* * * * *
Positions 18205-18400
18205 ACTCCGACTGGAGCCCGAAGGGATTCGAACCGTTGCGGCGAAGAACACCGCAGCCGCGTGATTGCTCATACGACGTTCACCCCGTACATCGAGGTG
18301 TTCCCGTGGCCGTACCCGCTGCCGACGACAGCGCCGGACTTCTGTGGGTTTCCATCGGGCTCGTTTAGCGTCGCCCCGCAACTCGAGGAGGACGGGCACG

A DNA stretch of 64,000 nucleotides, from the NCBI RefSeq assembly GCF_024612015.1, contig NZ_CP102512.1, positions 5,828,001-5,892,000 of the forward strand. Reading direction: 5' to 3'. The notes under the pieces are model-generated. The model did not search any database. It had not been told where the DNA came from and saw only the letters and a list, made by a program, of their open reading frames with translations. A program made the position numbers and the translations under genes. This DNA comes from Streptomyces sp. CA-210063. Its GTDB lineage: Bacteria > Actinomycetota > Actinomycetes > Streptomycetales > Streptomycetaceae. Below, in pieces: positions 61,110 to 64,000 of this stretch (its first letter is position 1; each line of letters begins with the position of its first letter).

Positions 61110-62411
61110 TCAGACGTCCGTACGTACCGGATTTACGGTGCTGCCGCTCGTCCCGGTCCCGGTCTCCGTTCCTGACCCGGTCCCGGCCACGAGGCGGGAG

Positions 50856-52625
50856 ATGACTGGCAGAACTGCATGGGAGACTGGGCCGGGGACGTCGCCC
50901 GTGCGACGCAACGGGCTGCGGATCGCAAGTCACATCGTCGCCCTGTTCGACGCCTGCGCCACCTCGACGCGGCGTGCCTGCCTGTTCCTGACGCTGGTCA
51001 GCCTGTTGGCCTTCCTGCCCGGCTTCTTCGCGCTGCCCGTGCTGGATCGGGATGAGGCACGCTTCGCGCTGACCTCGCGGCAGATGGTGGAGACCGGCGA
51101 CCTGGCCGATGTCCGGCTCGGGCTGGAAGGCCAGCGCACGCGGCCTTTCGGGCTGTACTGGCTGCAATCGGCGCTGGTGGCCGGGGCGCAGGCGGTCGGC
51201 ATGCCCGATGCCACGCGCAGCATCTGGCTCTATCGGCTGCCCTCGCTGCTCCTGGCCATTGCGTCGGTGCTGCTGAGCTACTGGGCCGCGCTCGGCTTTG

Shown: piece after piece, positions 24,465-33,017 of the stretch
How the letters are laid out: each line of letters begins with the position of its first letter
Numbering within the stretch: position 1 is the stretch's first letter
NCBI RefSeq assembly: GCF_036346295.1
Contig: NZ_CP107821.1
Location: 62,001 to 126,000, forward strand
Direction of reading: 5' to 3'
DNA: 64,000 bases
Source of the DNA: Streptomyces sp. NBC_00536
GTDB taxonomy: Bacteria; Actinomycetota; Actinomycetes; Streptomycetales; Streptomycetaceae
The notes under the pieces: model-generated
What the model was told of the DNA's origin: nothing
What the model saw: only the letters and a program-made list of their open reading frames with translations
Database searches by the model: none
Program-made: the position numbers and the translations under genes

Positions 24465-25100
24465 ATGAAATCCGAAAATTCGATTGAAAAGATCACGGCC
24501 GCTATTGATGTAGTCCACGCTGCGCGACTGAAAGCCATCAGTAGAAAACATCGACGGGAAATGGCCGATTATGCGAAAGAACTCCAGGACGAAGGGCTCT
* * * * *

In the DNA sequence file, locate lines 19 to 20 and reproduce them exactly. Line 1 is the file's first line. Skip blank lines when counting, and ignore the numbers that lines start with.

Direction of reading: 5' to 3'
DNA: 64,000 bases